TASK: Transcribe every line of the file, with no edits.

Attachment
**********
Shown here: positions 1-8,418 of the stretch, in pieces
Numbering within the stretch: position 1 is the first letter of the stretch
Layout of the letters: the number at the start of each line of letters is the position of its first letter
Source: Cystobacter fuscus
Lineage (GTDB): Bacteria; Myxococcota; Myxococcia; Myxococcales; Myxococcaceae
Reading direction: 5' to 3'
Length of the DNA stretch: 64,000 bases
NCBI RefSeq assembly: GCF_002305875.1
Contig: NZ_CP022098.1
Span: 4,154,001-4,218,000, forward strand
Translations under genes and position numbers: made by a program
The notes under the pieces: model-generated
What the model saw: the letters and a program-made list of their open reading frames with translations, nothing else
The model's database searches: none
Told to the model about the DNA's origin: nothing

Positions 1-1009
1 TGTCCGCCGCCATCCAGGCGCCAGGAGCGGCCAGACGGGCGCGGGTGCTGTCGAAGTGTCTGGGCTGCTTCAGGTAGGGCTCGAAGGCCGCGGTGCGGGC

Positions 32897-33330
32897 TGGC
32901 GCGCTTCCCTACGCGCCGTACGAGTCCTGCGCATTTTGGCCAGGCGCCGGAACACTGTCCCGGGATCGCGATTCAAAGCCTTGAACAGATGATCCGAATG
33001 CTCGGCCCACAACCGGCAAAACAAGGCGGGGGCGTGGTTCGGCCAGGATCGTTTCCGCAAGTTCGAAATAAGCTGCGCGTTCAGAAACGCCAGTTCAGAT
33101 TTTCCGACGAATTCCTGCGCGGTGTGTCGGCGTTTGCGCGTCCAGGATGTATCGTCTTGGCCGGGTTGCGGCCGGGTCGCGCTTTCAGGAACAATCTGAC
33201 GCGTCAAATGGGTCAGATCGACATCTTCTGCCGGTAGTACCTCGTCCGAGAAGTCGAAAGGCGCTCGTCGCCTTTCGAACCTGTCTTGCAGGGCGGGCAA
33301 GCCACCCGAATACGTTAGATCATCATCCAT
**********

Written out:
Shown here: positions 1-8,418 of the stretch, in pieces
Numbering within the stretch: position 1 is the first letter of the stretch
Layout of the letters: the number at the start of each line of letters is the position of its first letter
Source: Cystobacter fuscus
Lineage (GTDB): Bacteria; Myxococcota; Myxococcia; Myxococcales; Myxococcaceae
Reading direction: 5' to 3'
Length of the DNA stretch: 64,000 bases
NCBI RefSeq assembly: GCF_002305875.1
Contig: NZ_CP022098.1
Span: 4,154,001-4,218,000, forward strand
Translations under genes and position numbers: made by a program
The notes under the pieces: model-generated
What the model saw: the letters and a program-made list of their open reading frames with translations, nothing else
The model's database searches: none
Told to the model about the DNA's origin: nothing

Positions 1-1009
1 TGTCCGCCGCCATCCAGGCGCCAGGAGCGGCCAGACGGGCGCGGGTGCTGTCGAAGTGTCTGGGCTGCTTCAGGTAGGGCTCGAAGGCCGCGGTGCGGGC

Positions 32897-33330
32897 TGGC
32901 GCGCTTCCCTACGCGCCGTACGAGTCCTGCGCATTTTGGCCAGGCGCCGGAACACTGTCCCGGGATCGCGATTCAAAGCCTTGAACAGATGATCCGAATG
33001 CTCGGCCCACAACCGGCAAAACAAGGCGGGGGCGTGGTTCGGCCAGGATCGTTTCCGCAAGTTCGAAATAAGCTGCGCGTTCAGAAACGCCAGTTCAGAT
33101 TTTCCGACGAATTCCTGCGCGGTGTGTCGGCGTTTGCGCGTCCAGGATGTATCGTCTTGGCCGGGTTGCGGCCGGGTCGCGCTTTCAGGAACAATCTGAC
33201 GCGTCAAATGGGTCAGATCGACATCTTCTGCCGGTAGTACCTCGTCCGAGAAGTCGAAAGGCGCTCGTCGCCTTTCGAACCTGTCTTGCAGGGCGGGCAA
33301 GCCACCCGAATACGTTAGATCATCATCCAT